Tommy Hanson's outstanding performance against the Marlins last night drove home a point for me: the Braves' salaries are inversely related to their performance. Jair Jurrjens sports a league-leading 1.75 ERA and is being paid $3.25M.* Tommy Hanson's 2.59 ERA gets him $456,500. Conversely, Tim Hudson and Derek Lowe are being paid $9M and $15M and they both have ERAs a tick over four. If baseball players were paid in a truly free market, then Jurrjens and Hanson would be significantly more valuable than Hudson and Lowe, especially in light of the fact that they are younger. This would have been true even before the season (moreso for Hanson than for Jurrjens, as Jair had an injury-riddled 2010).
* - Jurrjens' ERA is unsustainable at its current microscopic level, but he is doing such a good job of preventing homers and refraining from walks that it's reasonable to think that he'll keep pitching at a high level for the Braves this year, even with a pedestrian 5.5 K/9 ratio.
A true free market does not exist because of the collective bargaining agreement between MLB and the players' union, which forces players to play for six years before they achieve free agency and three years before they are even arbitration eligible. This system makes sense in that it encourages teams to invest in their farm systems, knowing that the players they produce will be captive assets for more than a half a decade, but we shouldn't kid ourselves that baseball players are paid their true worth on an open market.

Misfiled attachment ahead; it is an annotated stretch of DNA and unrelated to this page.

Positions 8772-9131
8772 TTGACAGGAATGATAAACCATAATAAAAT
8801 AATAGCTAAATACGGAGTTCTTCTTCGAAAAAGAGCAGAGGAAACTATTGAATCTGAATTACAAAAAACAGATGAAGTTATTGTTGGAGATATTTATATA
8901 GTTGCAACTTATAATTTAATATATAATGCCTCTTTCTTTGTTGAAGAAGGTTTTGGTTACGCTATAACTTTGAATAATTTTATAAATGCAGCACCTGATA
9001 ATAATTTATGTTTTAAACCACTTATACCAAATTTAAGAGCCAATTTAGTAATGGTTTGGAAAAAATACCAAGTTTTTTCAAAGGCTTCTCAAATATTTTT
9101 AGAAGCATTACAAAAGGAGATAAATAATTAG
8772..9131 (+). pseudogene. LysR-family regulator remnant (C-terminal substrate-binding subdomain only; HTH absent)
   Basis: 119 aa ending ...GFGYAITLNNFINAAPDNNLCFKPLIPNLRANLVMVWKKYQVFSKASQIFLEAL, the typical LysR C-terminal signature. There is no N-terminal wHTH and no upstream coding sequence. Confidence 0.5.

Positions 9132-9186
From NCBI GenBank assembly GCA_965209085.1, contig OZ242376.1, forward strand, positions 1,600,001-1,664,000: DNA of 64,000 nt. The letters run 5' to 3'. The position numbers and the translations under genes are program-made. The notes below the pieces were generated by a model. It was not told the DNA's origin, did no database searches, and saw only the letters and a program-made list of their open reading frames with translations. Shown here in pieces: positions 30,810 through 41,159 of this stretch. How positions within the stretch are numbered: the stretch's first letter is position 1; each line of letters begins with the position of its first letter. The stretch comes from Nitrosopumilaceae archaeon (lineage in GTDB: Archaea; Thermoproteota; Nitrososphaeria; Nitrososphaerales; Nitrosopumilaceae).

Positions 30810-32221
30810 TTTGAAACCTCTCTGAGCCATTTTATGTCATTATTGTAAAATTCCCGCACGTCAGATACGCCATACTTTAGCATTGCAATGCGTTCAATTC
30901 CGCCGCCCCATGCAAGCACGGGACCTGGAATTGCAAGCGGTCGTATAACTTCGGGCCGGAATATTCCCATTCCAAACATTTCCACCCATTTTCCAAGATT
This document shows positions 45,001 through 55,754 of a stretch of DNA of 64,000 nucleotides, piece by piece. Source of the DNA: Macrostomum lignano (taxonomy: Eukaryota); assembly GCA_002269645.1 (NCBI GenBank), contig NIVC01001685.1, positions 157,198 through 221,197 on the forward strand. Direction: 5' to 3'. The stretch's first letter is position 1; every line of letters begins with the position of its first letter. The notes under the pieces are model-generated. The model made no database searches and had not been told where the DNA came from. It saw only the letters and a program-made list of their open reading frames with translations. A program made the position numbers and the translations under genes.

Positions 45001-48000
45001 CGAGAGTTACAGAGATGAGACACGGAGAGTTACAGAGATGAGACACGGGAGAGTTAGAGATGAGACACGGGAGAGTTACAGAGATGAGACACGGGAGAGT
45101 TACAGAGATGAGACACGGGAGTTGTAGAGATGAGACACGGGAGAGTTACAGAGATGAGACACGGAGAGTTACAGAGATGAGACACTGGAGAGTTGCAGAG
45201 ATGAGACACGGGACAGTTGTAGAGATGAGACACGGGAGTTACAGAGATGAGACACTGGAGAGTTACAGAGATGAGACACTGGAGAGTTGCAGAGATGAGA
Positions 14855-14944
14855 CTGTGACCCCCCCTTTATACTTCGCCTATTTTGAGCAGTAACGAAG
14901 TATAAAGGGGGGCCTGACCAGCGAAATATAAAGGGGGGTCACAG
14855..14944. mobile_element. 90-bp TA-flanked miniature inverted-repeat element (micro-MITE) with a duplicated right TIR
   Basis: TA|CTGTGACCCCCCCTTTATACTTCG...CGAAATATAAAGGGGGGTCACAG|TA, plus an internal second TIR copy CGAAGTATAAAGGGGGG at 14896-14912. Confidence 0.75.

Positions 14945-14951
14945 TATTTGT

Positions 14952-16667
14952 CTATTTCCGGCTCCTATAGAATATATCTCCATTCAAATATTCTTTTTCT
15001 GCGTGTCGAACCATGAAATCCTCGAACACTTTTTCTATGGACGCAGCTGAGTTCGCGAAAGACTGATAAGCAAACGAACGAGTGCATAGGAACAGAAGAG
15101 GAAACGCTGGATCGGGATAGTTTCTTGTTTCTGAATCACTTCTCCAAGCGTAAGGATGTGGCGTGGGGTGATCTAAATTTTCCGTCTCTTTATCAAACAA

I bring up the imbalance between pay and performance because it's relevant in the discussion about paying college football players. The argument against the current system (and I have made this argument) is that players generate trmendous revenue for their schools, but they are not rewarded with a cut of the revenue, except in scrip from the company store. A free education may be valuable to some players, but for others, life in a lecture hall is just not their highest and best use. However, college sports are not unique in that they have rules preventing players from capturing the value that they create. American pro sports have similar rules, although there is a difference in scale. It's one thing to be paid six- or seven-figure salaries when you deserve eight; it's another to be paid in a barter system when you deserve thousands or millions of dollars.
There is an additional analogy to be made between college and pro sports compenation: both rely on a deferred compensation element. In baseball, young players perform for lower salaries, knowing that good performances will lead to a payday down the road. Tommy Hanson knows that he's playing for a relative pittance now, but he is positioning himself for a massive deal in 2-3 years, a deal that will be especially big because he won't have to compete against pitchers who come after him because those guys will be restricted from entering the market in the same way that Hanson is now. Likewise, college football players play for classes and room & board in the hopes that their performances will lead to NFL riches. The college system seems less equitable because Ohio State and Alabama don't end up having to pay out the deferred compensation, whereas the Braves will have to do so for Hanson and Jurrjens (or their replacements if Jair and/or Tommy leave). That said, the point remains that the NCAA's amateurism rules seem antiquated, but they are not without parallels in American pro sports. This is not a situation like English footie in days of yore when clubs could not pay their players and the players had no expectation of ever cashing in. The payout may be delayed, but it's not denied.